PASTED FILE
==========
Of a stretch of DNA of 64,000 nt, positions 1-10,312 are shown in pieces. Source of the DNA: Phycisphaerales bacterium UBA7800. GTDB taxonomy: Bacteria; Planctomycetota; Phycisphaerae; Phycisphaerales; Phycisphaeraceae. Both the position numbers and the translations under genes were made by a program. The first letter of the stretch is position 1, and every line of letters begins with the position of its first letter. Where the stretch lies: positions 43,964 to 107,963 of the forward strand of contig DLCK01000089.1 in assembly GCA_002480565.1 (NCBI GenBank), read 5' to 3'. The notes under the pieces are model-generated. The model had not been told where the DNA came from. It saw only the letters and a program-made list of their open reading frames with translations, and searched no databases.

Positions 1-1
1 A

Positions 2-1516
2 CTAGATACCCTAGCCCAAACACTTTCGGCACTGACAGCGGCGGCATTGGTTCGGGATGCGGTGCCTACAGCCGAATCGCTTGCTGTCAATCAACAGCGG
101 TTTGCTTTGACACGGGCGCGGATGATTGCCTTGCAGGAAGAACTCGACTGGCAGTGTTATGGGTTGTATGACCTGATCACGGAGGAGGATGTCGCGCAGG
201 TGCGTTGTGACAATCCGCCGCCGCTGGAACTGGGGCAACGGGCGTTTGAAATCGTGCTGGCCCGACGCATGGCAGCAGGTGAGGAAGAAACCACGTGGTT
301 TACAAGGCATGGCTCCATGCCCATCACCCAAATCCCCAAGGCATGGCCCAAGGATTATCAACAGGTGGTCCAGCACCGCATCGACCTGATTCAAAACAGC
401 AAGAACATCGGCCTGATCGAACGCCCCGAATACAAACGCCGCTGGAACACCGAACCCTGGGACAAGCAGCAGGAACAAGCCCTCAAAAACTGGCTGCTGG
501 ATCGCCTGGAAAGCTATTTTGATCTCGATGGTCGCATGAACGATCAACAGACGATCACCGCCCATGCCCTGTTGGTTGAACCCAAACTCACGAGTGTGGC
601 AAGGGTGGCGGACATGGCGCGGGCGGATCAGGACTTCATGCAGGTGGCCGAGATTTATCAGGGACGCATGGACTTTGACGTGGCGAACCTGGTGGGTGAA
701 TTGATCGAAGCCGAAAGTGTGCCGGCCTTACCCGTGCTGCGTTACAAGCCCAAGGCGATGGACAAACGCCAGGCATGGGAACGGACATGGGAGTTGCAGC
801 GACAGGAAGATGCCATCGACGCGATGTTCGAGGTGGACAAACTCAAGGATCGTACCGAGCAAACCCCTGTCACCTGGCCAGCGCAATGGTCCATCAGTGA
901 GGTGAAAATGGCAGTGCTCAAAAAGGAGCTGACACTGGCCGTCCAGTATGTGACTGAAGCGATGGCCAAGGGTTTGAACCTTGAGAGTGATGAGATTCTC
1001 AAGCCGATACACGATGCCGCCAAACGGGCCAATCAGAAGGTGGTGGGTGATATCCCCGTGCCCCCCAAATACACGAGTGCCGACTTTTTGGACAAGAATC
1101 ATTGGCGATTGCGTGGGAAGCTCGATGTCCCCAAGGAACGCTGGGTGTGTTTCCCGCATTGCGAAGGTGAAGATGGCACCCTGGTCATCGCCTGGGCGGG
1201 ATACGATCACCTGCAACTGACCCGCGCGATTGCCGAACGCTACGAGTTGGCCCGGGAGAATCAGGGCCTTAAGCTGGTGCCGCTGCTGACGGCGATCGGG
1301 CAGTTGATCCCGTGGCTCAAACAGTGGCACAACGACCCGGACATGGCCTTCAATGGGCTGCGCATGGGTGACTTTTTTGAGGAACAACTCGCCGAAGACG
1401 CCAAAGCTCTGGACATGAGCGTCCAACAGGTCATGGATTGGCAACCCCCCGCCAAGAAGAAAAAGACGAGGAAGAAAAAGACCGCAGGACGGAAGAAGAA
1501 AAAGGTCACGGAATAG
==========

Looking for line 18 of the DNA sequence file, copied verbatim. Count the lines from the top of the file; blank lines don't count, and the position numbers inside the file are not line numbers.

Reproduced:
1301 CAGTTGATCCCGTGGCTCAAACAGTGGCACAACGACCCGGACATGGCCTTCAATGGGCTGCGCATGGGTGACTTTTTTGAGGAACAACTCGCCGAAGACG